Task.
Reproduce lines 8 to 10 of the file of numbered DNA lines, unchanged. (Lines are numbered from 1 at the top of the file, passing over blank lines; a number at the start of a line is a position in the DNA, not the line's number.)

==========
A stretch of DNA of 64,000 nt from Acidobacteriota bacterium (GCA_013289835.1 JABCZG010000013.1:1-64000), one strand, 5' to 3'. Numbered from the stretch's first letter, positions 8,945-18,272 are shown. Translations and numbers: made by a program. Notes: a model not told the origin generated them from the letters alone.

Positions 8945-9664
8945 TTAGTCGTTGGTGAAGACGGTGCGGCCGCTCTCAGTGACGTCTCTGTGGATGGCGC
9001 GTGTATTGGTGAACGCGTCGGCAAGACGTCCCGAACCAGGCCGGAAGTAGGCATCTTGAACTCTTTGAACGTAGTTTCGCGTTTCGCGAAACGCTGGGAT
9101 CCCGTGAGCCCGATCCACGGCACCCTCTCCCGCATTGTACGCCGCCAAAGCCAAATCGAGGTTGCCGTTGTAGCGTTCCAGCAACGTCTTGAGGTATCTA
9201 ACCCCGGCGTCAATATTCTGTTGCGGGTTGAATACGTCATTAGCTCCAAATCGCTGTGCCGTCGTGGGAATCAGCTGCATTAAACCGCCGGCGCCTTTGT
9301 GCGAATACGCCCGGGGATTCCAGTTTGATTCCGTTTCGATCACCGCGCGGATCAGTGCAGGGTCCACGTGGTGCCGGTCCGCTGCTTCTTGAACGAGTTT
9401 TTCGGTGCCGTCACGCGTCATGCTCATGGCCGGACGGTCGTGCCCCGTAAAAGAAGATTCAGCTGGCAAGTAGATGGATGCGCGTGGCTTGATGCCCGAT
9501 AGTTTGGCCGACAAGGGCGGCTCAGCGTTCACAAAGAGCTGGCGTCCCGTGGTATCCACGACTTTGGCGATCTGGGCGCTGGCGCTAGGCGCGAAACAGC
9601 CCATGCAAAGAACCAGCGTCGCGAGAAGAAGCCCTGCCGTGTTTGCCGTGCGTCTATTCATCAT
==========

9401 TTCGGTGCCGTCACGCGTCATGCTCATGGCCGGACGGTCGTGCCCCGTAAAAGAAGATTCAGCTGGCAAGTAGATGGATGCGCGTGGCTTGATGCCCGAT
9501 AGTTTGGCCGACAAGGGCGGCTCAGCGTTCACAAAGAGCTGGCGTCCCGTGGTATCCACGACTTTGGCGATCTGGGCGCTGGCGCTAGGCGCGAAACAGC
9601 CCATGCAAAGAACCAGCGTCGCGAGAAGAAGCCCTGCCGTGTTTGCCGTGCGTCTATTCATCAT